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1.1.5.2 Lateral and Vertical Virtual Distances.

The equations in Tables 1‑1 through 1‑4 define the dispersion parameters for an ideal point source.  However, volume sources have initial lateral and vertical dimensions.  Also, as discussed below, building wake effects can enhance the initial growth of stack plumes.  In these cases, lateral (xy) and vertical (xz) virtual distances are added by the ISC models to the actual downwind distance x for the σy and σz calculations.  The lateral virtual distance in kilometers for the rural mode is given by:

where the stability‑dependent coefficients p and q are given in Table 1‑5 and σyo is the standard deviation in meters of the lateral concentration distribution at the source.  Similarly, the vertical virtual distance in kilometers for the rural mode is given by:

where the coefficients a and b are obtained form Table 1‑2 and σzo is the standard deviation in meters of the vertical concentration distribution at the source.  It is important to note that the ISC model programs check to ensure that the xz used to calculate σz at (x + xz) in the rural mode is the xz calculated using the coefficients a and b that correspond to the distance category specified by the quantity (x + xz).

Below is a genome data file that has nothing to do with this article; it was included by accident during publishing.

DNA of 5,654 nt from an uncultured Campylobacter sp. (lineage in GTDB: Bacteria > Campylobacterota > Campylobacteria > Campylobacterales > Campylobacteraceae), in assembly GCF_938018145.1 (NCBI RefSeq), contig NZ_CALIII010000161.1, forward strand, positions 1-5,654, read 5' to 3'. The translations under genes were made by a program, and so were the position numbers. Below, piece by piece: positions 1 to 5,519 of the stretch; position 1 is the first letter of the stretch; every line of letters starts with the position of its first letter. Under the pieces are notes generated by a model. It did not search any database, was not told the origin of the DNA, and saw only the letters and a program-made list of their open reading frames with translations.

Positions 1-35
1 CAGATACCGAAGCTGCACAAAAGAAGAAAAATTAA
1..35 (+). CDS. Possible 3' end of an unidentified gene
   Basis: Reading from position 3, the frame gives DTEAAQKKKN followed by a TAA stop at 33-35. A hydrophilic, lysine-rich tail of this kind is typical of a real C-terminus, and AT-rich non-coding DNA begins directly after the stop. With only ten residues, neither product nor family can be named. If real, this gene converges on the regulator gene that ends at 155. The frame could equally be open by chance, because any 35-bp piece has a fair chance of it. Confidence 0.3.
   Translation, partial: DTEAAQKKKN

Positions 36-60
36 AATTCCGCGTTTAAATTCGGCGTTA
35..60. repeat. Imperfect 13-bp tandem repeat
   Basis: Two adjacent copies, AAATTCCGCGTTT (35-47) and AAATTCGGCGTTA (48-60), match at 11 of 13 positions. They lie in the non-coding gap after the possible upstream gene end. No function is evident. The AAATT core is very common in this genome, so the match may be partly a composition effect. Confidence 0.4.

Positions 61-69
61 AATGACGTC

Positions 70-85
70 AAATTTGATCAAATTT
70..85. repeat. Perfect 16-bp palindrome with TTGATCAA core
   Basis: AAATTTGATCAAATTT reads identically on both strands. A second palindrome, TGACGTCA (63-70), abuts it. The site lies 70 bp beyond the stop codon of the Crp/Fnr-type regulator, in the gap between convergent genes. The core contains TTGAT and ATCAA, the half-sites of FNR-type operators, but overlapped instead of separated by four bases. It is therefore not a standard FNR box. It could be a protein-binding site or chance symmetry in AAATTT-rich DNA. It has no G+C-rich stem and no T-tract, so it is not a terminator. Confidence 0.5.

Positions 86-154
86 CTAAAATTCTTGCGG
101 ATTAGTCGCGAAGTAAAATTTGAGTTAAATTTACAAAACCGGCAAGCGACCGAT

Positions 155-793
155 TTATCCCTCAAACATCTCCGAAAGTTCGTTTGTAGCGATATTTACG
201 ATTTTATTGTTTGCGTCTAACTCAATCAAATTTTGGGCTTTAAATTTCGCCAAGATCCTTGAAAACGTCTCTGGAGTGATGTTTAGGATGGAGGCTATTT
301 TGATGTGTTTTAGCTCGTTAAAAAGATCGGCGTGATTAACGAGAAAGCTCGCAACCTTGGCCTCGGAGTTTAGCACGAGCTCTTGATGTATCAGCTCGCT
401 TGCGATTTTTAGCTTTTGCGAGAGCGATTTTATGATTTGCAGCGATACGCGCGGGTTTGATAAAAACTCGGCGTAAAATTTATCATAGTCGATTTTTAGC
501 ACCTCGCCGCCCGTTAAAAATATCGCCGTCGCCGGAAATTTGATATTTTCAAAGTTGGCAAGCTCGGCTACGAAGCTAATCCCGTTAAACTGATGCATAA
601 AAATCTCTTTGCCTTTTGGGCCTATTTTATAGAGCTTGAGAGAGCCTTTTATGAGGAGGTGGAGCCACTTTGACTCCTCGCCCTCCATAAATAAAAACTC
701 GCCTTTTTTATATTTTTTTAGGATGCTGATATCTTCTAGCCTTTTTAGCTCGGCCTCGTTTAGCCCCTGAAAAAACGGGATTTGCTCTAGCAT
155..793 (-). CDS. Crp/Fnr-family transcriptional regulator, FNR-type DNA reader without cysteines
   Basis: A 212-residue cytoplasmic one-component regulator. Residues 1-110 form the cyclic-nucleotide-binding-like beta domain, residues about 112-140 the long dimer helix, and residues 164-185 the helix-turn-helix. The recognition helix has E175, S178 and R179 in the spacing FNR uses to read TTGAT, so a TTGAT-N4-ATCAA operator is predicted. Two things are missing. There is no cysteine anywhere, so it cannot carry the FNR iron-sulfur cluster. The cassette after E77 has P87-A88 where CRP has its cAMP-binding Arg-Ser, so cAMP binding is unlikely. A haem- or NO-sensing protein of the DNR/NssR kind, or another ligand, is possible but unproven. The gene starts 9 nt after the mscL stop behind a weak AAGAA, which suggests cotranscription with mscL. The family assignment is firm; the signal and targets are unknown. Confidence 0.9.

To determine virtual distances for the urban mode, the functions displayed in Tables 1‑3 and 1‑4 are solved for x.  The solutions are quadratic formulas for the lateral virtual distances; and for vertical virtual distances the solutions are cubic equations for stability classes A and B, a linear equation for stability class C, and quadratic equations for stability classes D, E, and F.  The cubic equations are solved by iteration using Newton's method.

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